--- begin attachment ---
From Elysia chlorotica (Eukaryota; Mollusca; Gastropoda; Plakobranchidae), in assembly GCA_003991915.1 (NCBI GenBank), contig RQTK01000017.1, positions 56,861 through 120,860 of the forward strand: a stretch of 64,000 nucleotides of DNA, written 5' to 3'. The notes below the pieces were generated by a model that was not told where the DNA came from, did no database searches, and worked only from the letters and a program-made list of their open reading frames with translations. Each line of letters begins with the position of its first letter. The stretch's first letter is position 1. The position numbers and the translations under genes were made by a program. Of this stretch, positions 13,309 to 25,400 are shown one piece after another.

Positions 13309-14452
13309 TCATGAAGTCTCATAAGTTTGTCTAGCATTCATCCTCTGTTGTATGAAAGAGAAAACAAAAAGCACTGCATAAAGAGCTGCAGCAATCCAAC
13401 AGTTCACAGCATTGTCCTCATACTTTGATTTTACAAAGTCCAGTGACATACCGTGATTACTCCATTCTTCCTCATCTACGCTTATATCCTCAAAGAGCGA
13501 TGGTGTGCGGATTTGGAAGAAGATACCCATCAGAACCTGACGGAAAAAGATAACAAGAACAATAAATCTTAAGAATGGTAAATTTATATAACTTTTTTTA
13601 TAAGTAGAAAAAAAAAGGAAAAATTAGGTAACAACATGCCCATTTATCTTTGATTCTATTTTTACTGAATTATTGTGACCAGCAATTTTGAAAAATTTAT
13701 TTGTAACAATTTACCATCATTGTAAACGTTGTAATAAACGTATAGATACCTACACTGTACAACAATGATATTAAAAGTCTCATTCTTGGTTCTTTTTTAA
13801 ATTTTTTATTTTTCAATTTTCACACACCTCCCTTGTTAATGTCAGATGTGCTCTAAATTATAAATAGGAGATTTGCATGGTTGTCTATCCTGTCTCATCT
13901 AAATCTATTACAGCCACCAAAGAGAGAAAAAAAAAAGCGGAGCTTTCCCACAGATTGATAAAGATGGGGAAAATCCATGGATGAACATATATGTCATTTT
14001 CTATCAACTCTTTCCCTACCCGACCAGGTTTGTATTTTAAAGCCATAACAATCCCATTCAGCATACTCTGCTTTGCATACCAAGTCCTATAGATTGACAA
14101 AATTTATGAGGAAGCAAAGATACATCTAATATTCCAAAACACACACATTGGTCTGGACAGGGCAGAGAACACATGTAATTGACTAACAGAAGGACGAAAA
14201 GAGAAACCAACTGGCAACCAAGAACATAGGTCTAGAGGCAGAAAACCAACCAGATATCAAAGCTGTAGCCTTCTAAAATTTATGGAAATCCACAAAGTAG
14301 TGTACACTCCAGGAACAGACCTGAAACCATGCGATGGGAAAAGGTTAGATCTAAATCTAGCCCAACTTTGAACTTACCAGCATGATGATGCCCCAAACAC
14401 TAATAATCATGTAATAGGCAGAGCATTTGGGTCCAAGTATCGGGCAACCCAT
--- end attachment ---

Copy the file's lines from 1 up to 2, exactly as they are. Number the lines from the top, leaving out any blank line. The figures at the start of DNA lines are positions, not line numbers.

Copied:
From Elysia chlorotica (Eukaryota; Mollusca; Gastropoda; Plakobranchidae), in assembly GCA_003991915.1 (NCBI GenBank), contig RQTK01000017.1, positions 56,861 through 120,860 of the forward strand: a stretch of 64,000 nucleotides of DNA, written 5' to 3'. The notes below the pieces were generated by a model that was not told where the DNA came from, did no database searches, and worked only from the letters and a program-made list of their open reading frames with translations. Each line of letters begins with the position of its first letter. The stretch's first letter is position 1. The position numbers and the translations under genes were made by a program. Of this stretch, positions 13,309 to 25,400 are shown one piece after another.

Positions 13309-14452